Suzhou City Limits
Suzhou City Limits are hard to reach, because it is a really big city. We took an hour and a half bus ride from the campus to the "old city" and the downtown shopping core. The shopping core (imagine Yonge and Dundas that goes on and on) is just one tiny part of downtown. There appear to be several downtowns. At least that was how it seemed to me from the top of the North Temple Pagoda (the tallest pagoda south of the Yangzi - and a little scary, I kept thinking, the foundations of this were laid down 1700 years ago, and it is really tall and really full of people). The pagoda is part of a working temple, so there were lots of monks, people burning incense (the biggest incense I have ever seen, over a meter long and about a decimeter around!), and plenty of incarnations of the Buddah.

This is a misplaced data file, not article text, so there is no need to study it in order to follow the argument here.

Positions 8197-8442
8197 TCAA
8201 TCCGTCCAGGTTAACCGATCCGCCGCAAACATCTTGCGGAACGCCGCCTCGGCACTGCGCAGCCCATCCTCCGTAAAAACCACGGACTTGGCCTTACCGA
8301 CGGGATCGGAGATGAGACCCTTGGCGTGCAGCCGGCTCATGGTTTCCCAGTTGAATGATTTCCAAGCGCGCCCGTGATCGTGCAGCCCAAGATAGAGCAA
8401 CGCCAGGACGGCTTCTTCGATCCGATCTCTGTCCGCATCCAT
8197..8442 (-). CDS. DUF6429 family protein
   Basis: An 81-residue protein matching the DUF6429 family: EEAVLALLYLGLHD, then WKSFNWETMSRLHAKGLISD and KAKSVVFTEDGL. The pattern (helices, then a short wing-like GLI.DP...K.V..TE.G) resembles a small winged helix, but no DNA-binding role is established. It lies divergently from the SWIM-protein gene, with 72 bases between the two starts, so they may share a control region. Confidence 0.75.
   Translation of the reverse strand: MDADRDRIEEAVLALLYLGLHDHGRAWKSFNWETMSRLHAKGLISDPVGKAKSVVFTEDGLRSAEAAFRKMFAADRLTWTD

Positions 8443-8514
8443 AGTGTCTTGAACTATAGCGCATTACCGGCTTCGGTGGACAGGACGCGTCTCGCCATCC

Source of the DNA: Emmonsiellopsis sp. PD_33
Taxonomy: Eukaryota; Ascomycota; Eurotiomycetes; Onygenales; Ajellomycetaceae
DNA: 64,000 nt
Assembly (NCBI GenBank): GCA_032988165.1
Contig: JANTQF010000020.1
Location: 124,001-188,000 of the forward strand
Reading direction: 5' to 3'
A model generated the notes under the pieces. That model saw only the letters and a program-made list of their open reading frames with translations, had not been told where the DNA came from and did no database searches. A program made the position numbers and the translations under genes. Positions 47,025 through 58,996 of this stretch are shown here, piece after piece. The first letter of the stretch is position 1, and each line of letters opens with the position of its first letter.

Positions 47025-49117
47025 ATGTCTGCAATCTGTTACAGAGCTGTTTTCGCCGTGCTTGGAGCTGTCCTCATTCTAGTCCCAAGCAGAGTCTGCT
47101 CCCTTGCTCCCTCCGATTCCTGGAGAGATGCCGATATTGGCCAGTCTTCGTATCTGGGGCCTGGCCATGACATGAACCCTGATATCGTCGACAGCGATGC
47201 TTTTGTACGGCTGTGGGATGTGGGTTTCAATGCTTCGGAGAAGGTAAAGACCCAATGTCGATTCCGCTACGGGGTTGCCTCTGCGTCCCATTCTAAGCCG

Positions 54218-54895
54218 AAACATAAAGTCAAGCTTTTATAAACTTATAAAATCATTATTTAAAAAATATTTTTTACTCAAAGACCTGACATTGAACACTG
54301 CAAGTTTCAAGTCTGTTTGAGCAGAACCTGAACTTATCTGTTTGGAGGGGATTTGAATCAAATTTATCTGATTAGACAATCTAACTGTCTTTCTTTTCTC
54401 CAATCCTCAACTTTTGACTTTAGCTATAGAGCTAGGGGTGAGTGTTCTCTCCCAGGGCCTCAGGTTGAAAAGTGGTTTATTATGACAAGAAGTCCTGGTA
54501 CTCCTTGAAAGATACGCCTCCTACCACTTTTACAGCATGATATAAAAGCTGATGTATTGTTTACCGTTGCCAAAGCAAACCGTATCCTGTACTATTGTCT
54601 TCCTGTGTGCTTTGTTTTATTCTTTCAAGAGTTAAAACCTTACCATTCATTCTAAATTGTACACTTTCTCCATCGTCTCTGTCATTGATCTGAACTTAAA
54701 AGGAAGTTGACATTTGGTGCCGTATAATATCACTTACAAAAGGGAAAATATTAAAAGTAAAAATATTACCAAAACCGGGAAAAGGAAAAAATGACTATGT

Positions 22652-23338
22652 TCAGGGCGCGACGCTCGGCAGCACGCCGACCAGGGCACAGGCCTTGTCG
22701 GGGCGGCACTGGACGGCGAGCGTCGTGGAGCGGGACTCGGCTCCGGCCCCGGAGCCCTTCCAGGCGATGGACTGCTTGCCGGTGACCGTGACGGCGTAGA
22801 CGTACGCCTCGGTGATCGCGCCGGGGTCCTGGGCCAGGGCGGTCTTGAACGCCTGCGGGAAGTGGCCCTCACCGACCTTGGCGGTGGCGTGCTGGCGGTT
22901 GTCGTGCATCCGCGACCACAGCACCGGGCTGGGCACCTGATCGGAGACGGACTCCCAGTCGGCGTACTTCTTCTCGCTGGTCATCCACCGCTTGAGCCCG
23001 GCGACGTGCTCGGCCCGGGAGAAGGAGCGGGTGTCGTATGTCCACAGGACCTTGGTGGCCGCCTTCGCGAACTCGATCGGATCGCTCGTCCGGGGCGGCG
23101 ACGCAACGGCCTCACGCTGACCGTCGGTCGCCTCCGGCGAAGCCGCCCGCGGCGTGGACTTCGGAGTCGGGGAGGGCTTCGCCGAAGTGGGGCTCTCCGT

Before that we had lunch at the saddest restaurant in the world. We only went in because we couldn't find another one, and it had these tanks full of live turtles, and frogs and crabs, and eels and fish, all waiting to be eaten. On top of that the only staff person present spent her time staring vacantly at some Chinese Idol type show from 2009. Creepy and weird, and the tofu dish had meat in it that we had to pick out.
Before the depressing lunch we saw the Humble Administrator's Garden, one of the nicest and largest enclosed gardens in China. Morag promises me that when she is a billionaire she will set up something like it.
And before that it was the Suzhou Museum. It isn't very big, but it is a beautiful building, the exhibits were well laid out, and the English translations were easy on the brain. (By the way, a big "thank-you" to China for providing translations on so many signs. Thanks!)
Tomorrow and the next day are Shanghai, after that we aren't sure and then it is time to go home. I really miss Nicci and Jemima, I can't wait to see them.